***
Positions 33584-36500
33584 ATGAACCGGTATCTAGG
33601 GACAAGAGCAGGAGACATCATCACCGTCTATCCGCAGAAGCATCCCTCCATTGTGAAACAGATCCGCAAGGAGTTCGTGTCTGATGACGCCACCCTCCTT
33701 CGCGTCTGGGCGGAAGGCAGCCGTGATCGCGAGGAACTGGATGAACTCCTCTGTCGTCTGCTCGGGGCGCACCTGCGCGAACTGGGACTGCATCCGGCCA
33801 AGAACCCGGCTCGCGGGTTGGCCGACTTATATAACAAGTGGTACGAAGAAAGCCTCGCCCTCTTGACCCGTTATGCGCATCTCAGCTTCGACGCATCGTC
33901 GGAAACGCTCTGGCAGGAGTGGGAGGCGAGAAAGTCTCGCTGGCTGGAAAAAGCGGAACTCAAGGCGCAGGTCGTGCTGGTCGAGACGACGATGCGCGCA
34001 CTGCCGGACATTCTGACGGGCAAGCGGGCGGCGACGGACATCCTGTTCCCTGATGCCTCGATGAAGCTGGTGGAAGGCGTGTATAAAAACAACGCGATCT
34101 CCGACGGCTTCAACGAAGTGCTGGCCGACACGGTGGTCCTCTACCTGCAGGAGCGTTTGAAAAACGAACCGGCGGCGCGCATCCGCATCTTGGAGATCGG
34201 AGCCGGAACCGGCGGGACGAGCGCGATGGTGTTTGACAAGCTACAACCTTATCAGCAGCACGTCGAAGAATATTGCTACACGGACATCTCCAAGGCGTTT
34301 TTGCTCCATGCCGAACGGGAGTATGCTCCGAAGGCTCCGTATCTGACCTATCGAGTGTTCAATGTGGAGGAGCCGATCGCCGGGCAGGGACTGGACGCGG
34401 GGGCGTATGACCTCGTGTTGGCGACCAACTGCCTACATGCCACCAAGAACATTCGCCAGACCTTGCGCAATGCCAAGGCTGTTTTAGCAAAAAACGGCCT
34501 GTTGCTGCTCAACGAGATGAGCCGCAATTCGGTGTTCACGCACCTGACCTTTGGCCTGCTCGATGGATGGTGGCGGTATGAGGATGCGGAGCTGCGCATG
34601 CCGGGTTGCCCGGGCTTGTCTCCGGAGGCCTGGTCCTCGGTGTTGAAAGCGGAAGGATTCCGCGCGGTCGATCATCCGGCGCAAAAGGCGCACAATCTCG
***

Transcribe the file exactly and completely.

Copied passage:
Positions 33584-36500
33584 ATGAACCGGTATCTAGG
33601 GACAAGAGCAGGAGACATCATCACCGTCTATCCGCAGAAGCATCCCTCCATTGTGAAACAGATCCGCAAGGAGTTCGTGTCTGATGACGCCACCCTCCTT
33701 CGCGTCTGGGCGGAAGGCAGCCGTGATCGCGAGGAACTGGATGAACTCCTCTGTCGTCTGCTCGGGGCGCACCTGCGCGAACTGGGACTGCATCCGGCCA
33801 AGAACCCGGCTCGCGGGTTGGCCGACTTATATAACAAGTGGTACGAAGAAAGCCTCGCCCTCTTGACCCGTTATGCGCATCTCAGCTTCGACGCATCGTC
33901 GGAAACGCTCTGGCAGGAGTGGGAGGCGAGAAAGTCTCGCTGGCTGGAAAAAGCGGAACTCAAGGCGCAGGTCGTGCTGGTCGAGACGACGATGCGCGCA
34001 CTGCCGGACATTCTGACGGGCAAGCGGGCGGCGACGGACATCCTGTTCCCTGATGCCTCGATGAAGCTGGTGGAAGGCGTGTATAAAAACAACGCGATCT
34101 CCGACGGCTTCAACGAAGTGCTGGCCGACACGGTGGTCCTCTACCTGCAGGAGCGTTTGAAAAACGAACCGGCGGCGCGCATCCGCATCTTGGAGATCGG
34201 AGCCGGAACCGGCGGGACGAGCGCGATGGTGTTTGACAAGCTACAACCTTATCAGCAGCACGTCGAAGAATATTGCTACACGGACATCTCCAAGGCGTTT
34301 TTGCTCCATGCCGAACGGGAGTATGCTCCGAAGGCTCCGTATCTGACCTATCGAGTGTTCAATGTGGAGGAGCCGATCGCCGGGCAGGGACTGGACGCGG
34401 GGGCGTATGACCTCGTGTTGGCGACCAACTGCCTACATGCCACCAAGAACATTCGCCAGACCTTGCGCAATGCCAAGGCTGTTTTAGCAAAAAACGGCCT
34501 GTTGCTGCTCAACGAGATGAGCCGCAATTCGGTGTTCACGCACCTGACCTTTGGCCTGCTCGATGGATGGTGGCGGTATGAGGATGCGGAGCTGCGCATG
34601 CCGGGTTGCCCGGGCTTGTCTCCGGAGGCCTGGTCCTCGGTGTTGAAAGCGGAAGGATTCCGCGCGGTCGATCATCCGGCGCAAAAGGCGCACAATCTCG